We will consider adding a function to flush unused VM in future versions of the allocator. This is hard to do in the current design, when VM is mapped by rather big pieces (1M) and is then distributed across many threads - it is hardly ever possible to have every piece of it freed to return it all back to OS. Allocation speed in multi-threaded environment comes with a price [added] - though possibly the price component in the question can be reduced.

Thank you, Alexey! Your arguments sound quite convincing. So I agree it is more app-level responsibility to fine -tune such things.

One of the reasons I started this thread though is that with MSVC run-time mallocfree my app survives even the peak load at the cost of performance. And the memory allocation after the peakis the same as before as all the memory is returned back to the system. But withTBBscalable_allocator itcrashes.So another option for me is to temporary switch to mallocfree-based allocator to process peak loads.

Not sure how it fits into current design as I still did not study the sources, but I think this feature can be added to tbb::scalable_allocator. If the memory allocated by TBB is higher than a threshold set by a call to some interface function (set_max_scalable_memory or smth) than TBB passes all allocations to mallocfree. By default there is no threashold.I suspect TBB may not be aware of the total allocations made by all threads, so it may be a thread-based feature. Then app programmer can configure thisthreshold per box based on VM size (32-bit or 64-bit), amount of physical memory and results of stress testing.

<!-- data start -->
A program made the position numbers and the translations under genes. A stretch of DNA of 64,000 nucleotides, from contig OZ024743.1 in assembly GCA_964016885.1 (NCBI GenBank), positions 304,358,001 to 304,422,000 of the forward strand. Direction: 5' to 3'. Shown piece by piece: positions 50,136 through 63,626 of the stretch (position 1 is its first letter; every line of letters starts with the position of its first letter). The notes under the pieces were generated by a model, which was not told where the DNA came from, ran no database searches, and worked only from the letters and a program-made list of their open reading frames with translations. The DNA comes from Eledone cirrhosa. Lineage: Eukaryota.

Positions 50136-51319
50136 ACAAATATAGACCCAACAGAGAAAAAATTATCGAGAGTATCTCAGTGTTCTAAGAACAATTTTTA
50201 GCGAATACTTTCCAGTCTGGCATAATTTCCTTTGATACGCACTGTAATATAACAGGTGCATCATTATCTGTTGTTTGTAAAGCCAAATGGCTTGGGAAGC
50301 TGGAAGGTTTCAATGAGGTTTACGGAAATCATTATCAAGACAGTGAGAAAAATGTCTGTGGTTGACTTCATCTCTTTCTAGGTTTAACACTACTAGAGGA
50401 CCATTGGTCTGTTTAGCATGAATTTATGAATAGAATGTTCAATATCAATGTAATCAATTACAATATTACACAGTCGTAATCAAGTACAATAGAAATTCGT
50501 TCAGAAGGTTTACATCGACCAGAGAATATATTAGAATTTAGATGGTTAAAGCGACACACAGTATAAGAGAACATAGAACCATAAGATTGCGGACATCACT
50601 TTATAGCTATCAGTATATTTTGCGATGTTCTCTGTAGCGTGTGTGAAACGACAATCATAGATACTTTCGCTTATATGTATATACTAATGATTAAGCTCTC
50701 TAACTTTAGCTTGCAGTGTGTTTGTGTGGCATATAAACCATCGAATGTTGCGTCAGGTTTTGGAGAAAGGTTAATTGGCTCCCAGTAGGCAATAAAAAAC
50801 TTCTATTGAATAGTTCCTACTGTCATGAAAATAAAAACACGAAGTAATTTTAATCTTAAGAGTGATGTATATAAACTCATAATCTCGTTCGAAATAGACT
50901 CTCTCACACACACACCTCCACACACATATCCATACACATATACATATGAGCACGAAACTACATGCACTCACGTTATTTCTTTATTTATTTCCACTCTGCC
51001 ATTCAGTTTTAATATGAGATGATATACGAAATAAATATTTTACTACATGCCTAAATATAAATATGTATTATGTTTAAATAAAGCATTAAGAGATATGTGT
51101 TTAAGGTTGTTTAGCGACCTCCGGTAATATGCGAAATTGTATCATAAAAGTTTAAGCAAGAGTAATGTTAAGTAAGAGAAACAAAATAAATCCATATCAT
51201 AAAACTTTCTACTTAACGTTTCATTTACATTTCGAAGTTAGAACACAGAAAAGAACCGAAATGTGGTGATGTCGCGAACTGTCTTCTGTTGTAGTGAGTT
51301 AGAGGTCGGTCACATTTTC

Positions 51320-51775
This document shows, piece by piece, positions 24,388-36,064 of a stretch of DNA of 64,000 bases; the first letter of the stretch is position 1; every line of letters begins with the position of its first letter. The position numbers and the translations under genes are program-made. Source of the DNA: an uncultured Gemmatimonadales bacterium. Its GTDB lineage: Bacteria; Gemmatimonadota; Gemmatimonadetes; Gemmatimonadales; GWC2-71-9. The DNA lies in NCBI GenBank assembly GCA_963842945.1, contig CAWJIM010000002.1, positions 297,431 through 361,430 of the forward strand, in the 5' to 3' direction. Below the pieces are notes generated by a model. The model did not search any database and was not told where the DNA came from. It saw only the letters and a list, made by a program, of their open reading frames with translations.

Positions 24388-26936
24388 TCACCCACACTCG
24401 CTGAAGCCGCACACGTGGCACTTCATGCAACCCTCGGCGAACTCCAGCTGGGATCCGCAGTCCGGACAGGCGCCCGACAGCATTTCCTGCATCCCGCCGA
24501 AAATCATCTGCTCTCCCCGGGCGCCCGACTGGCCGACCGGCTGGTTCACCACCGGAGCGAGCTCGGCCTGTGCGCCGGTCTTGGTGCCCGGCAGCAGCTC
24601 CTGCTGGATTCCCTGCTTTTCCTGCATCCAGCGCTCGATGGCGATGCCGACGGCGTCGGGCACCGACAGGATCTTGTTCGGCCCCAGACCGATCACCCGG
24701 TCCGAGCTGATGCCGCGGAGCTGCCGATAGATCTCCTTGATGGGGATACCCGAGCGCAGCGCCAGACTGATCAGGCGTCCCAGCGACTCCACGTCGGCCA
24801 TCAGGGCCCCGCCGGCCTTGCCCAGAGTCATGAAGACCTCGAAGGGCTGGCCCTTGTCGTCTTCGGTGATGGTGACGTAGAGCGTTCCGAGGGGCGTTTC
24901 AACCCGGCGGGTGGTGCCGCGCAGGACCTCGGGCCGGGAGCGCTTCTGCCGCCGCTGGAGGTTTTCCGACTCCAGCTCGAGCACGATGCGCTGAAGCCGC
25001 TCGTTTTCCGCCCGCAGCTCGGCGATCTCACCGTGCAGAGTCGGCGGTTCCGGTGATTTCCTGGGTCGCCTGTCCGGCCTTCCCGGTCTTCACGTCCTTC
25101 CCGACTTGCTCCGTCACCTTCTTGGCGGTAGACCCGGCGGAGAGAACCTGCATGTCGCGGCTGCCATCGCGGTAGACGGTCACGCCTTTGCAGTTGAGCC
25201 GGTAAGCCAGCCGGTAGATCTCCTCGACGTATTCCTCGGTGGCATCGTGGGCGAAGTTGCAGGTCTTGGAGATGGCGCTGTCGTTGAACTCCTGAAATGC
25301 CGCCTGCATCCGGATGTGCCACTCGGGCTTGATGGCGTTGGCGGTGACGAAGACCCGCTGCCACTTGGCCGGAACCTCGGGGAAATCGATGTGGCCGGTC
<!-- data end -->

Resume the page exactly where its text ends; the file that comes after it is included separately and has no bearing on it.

Quoting - jimdempseyatthecove

I agree here with Alexey. It would be questionable if a slab based allocator (TBB and QuickThread) could ever return slabsof VM. Alexey might be able to answer this for TBB. It could be possible, that when memory is low, and you find an over abundance of returned allocations of some size, and if these former allocations were large enough, that test allocations could be split in order to satisfy the current allocation problem. If you are tight on memory, you may have to go with malloc/free. Or some mixture.

Have you experimented with using a pipe to a seperate process? Note, each process on 32-bit system is a seperate virtual address space. Until you migrate to 64-bit, you can shove some data (or processing) into a seperate VM.

Or you could even use OpenMPI on the same system to accomplish the same thing. Place major functions with low communication overhead into seperate processes. Then use OpenMPI in place of pipe/memory mapped file. Your work effort would apply for use on larger MPI based systems later.

Jim Dempsey

So far I resolved the issue by making a simple stream buffer that makes more effective use of memory. So now lack of VM space is not a problem.

Still using a separate process for logging may be a good idea. But smth tells me that pipes may not be fast enough touse them directly from logging threads. So I may leave current design unchanged (logginmg threads just postb requests to processing thread) and make processing thread send log requests through a pipe to a separate logging process instead of directly writing to a file on disk. Should be faster, so memory consumption in main app should be lower. Logging processmay have 1 thread for accepting incoming requests and 1 - for actual disk writes. Otherwise this chain will again work with speed of disk access.

Quoting - redcat76

So far I resolved the issue by making a simple stream buffer that makes more effective use of memory. So now lack of VM space is not a problem.